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3.20.2012

FAR MORE THAN A BOTTLE OF PILLS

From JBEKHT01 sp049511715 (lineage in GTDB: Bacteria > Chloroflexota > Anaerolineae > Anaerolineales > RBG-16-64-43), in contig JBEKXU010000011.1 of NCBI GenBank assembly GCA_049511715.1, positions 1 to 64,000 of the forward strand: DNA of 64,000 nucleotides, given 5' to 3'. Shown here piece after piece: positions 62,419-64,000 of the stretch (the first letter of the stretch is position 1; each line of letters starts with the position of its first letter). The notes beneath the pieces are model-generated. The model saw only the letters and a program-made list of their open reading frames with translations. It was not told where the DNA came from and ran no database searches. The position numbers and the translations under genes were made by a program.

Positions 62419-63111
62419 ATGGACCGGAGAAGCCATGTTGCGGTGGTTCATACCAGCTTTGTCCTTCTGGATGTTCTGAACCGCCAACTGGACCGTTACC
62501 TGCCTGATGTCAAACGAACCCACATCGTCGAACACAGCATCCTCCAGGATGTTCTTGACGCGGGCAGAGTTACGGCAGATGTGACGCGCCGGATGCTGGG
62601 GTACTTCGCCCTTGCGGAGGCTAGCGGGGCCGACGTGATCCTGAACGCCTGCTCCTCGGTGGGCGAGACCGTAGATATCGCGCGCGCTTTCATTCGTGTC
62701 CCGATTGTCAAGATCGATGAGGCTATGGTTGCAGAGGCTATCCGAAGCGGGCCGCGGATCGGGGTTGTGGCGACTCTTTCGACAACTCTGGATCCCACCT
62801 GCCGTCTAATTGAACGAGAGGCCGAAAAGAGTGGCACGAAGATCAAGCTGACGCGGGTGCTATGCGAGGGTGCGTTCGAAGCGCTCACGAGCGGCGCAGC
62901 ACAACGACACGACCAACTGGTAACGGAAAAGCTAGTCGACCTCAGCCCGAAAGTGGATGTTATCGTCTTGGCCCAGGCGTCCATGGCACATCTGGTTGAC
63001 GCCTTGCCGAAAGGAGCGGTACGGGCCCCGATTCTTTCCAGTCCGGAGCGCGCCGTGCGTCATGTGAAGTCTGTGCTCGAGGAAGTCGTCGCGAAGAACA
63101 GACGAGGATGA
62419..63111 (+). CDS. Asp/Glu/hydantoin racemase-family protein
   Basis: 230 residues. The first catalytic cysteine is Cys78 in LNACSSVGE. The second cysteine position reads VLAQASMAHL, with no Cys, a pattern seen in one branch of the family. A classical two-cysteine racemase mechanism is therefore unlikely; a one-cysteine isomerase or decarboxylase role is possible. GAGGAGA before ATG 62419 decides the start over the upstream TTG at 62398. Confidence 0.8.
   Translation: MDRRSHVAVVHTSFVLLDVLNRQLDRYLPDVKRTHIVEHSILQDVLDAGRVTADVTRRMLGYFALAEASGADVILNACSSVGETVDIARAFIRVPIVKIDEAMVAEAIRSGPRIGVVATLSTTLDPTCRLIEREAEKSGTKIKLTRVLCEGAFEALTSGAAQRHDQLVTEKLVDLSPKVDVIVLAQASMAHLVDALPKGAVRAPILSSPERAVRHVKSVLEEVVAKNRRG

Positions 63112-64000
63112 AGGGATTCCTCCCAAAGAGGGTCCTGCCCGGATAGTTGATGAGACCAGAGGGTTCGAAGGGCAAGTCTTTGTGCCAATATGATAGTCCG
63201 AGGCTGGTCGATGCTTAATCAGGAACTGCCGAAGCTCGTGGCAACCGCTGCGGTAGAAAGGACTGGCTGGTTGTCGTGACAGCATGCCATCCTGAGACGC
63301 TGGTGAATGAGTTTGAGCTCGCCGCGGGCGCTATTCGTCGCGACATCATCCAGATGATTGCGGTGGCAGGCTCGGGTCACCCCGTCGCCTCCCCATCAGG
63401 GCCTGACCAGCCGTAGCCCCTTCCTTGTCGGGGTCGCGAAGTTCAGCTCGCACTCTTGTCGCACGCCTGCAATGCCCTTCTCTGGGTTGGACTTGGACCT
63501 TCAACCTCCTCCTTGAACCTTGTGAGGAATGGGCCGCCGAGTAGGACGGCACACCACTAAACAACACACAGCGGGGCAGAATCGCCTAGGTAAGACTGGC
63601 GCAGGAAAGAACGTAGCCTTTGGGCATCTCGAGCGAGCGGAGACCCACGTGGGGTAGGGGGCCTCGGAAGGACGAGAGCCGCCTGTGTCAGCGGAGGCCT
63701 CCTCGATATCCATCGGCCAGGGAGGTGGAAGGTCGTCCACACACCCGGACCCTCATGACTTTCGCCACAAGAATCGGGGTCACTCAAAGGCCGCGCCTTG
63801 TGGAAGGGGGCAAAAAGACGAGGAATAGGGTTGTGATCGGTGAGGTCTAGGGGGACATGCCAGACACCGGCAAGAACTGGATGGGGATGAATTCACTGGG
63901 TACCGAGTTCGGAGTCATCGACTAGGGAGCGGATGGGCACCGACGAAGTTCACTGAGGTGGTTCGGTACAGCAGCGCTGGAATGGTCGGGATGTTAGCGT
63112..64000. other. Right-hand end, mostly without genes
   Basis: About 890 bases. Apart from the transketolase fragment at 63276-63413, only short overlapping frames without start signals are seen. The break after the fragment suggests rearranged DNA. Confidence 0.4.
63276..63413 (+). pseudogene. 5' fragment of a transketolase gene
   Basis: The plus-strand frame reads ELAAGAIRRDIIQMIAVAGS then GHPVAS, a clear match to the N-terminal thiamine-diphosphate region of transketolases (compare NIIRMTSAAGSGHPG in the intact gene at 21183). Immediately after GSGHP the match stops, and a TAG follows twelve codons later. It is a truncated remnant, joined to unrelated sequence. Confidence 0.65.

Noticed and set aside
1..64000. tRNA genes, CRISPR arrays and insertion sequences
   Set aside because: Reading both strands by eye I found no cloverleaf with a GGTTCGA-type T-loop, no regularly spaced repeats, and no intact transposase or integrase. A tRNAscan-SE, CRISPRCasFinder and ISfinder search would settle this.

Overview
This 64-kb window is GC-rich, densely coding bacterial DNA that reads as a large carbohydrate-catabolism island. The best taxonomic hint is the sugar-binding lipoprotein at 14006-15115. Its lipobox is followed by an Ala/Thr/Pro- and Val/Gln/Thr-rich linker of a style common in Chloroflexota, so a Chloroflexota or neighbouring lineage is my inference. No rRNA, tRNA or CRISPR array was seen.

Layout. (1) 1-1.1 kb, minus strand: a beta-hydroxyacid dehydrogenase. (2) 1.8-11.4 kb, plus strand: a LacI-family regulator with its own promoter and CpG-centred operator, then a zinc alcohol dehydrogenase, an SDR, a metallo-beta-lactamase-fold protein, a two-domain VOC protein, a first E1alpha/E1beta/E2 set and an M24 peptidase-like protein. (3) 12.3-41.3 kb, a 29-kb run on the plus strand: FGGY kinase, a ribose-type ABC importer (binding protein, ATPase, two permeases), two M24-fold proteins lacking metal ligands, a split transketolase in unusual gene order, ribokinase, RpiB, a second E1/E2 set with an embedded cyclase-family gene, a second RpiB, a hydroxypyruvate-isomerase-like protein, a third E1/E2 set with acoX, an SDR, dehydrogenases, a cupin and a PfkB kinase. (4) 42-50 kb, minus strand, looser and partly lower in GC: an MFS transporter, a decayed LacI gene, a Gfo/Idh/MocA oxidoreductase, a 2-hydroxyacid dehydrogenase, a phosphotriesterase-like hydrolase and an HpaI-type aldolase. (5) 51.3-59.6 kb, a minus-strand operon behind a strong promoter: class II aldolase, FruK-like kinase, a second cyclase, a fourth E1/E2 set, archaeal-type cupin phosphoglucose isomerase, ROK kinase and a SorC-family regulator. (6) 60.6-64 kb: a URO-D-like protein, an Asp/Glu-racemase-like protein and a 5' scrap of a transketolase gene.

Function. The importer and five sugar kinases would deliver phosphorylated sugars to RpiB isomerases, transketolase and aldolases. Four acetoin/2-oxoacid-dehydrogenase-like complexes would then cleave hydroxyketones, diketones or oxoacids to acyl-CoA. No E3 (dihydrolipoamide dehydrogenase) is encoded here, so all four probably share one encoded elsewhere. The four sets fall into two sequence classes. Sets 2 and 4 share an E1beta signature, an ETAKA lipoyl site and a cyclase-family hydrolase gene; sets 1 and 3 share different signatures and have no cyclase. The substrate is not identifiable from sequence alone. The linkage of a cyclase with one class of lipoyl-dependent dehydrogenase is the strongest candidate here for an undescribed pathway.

I have a most interesting medical doctor.  Today, upon arriving at his office for yet another appointment following up from an appointment last week, I waited a bit longer than usual in the examination room.  There is no doubt I am one of his favorite patients. A fact that he tells me from time to time usually after I lament how he probably wishes he had simpler patients that weren't so complicated and puzzling. Many times he takes all the rooms ahead of me so he can spend a bit longer with me because he knows I usually make him behind schedule.  My sister, an RN, recommended him to me when I needed a new doctor to handle my crap load of chronic ongoing medical problems after moving back to this area. The first time he walked into the exam room and I laid eyes on him, I chuckled.  He wore a bow tie.  Now before you think he is old, he is my age.  Born in 1966 the same year I was.  I don't necessarily consider myself part of the bow-tie wearing generation, so I find both humor and appreciation for his uniqueness.  Both things are never lost on me.   I am a talker, an expressor.  He is not.  On the heels of my very first visit with him several years ago, I had poured out my heart and my frustration in an endless stream of words.  When I was through, I turned and asked if he had any thoughts or words.  His response, "No, you said enough for both of us!"  I instantly loved him!  He gave me free medicine when I was going through a divorce and caught between very high deductibles until my financial state improved.  He comforted me as I sat in his office, when, the day after a confession from my first husband, sobs took me for a bit.  My health has been tenuous at times over the years after being diagnosed with insulin dependent shot taking Type I diabetes when I was 32.  That disease has caused a cascade of other autoimmune diseases as well.  You combine those things with my personality of relentless, pushing, conquering, questing, always-looking-to-make-anything-better and it is a collision course occasionally.  You cannot always control disease.  It is bigger than you.  My desire to not let it control me has led to some very frustrating times over the past 13 years.  He constantly lets me free stream my thoughts and questions about trying this or that, what he thinks about this theory or that theory, this naturopathic idea, and my frustrations.  At the height of my frustrating periods, he has let me cry it out in anger at the instability of it all.  He has held my hands or hugged me.  Always does he validate my frustration and tell me to go easier with myself.   He reminds me that I take good care of myself but much is just beyond my control.  We talk about our families, kids, mates, my life remarried, wine and his boat.  Today he showed me a picture on his phone of the Romanesque outdoor sunbrella material curtains he made for their patio.  I asked where in the hell he buys his bow ties and why.  We conversed about a restaurant we both love and weird exotic meats that are good.  He gives me full permission to keep questing to make things better with my health.  But, he is also the foundation to remind me much is not in my control - to relax more.  I thanked him today for listening and letting me get out my frustration last week while in his office.  That I left last week with my mind clearer and my spirit a bit lighter but that I still wanted things better.  His response, "You make my life so much more interesting."  Humor and truth were rolled together in his words and on his face.   I took him a bottle of red wine for Christmas.   Next year, I'm thinking about a bow tie.

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